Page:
When I first became serious about wine, I really noticed the difference that a good glass made to my appreciation of the wine. At that time the choice of wine glass was pretty polarized. Either I spent a great deal of money (more than I could afford) or I had to be content with an industrial, heavy, thick-lipped glass. There was very little to choose from in between.
Today, I can still spend a lot of money on a great glass, but I can also get a really good wine glass for a modest spend. Here are some of my favorites.
The Best Values in Wine Glasses
As a wine professional I usually opt for Riedel. While the Sommelier
series is expensive (about between $70 - $100 per glass), it is exquisite to drink from and worth the investment if possible. With 24% lead crystal, these glasses are extremely fine yet strong and truly do bring out the best in a wine.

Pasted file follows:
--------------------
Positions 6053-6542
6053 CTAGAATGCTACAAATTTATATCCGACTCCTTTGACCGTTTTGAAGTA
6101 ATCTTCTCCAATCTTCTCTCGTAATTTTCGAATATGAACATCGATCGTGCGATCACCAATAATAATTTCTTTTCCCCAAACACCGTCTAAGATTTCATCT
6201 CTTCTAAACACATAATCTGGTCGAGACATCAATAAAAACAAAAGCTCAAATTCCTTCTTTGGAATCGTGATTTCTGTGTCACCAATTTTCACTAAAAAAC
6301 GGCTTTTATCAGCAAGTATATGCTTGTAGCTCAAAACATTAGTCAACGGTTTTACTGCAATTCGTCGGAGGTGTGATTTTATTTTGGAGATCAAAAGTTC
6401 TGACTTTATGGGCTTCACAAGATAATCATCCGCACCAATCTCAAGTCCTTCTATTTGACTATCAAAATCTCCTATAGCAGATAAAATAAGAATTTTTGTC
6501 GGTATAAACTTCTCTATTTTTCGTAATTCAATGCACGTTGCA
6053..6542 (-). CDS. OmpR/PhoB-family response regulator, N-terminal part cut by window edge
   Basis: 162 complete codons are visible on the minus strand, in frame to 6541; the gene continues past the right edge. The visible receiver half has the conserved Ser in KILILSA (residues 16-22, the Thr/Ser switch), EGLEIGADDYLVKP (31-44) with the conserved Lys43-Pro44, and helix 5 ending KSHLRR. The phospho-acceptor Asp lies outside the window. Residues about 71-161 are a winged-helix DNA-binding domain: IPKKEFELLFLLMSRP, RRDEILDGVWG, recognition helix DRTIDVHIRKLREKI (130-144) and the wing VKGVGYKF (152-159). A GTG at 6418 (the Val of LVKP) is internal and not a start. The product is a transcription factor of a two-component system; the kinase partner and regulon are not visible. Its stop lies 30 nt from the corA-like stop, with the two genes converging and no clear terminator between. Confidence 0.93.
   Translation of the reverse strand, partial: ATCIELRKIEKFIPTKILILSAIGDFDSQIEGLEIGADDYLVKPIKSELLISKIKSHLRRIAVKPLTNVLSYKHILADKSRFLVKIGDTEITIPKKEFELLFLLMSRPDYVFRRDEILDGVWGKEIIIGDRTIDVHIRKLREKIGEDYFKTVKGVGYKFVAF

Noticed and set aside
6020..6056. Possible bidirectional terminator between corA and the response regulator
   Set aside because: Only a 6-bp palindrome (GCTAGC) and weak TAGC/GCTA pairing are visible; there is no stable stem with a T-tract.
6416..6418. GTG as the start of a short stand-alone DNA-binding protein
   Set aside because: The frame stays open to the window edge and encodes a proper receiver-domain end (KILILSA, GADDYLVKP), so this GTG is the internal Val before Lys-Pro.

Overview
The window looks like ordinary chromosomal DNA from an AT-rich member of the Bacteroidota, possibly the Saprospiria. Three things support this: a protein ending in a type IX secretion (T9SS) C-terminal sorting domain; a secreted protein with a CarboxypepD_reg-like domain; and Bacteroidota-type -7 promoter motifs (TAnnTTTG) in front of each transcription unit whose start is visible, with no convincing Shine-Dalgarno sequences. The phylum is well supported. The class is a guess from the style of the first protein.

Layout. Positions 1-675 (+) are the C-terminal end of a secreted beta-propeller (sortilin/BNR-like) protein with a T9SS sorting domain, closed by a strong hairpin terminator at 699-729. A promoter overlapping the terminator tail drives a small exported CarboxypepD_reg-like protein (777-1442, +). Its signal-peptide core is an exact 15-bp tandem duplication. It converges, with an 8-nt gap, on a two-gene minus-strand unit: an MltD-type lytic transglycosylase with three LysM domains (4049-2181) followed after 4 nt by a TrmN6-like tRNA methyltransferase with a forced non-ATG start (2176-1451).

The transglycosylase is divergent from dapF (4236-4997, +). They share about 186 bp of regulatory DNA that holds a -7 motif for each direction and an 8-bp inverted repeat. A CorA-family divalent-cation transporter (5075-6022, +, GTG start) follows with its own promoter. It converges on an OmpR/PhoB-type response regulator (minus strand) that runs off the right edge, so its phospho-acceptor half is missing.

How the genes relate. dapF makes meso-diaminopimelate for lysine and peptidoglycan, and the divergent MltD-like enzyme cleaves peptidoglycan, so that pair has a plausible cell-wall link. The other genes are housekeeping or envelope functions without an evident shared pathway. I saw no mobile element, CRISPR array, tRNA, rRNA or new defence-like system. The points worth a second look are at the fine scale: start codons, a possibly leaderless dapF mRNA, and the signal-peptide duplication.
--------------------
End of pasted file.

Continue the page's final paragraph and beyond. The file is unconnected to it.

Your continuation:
series is also a wonderful glass but at $50 is also very much a special occasion glass. For special dinners I bring these out.
For everyday use Riedel has a 'beginner' series called Ouverture
, which is lead-free glass and considerably cheaper. Ouverture is a great way to start out investing in good glassware. Cost is about $45-$50 for a set of four glasses.
I decided to give the stemless O
series its own special section, because we are hooked. My husband had been really pestering me to buy some O glasses, in an effort to de-clutter our kitchen cupboards from all the various stemware. While I had tasted wine from them on many occasions, I was still attached to my 'stem'. Finally I relented and bought four for Father's Day.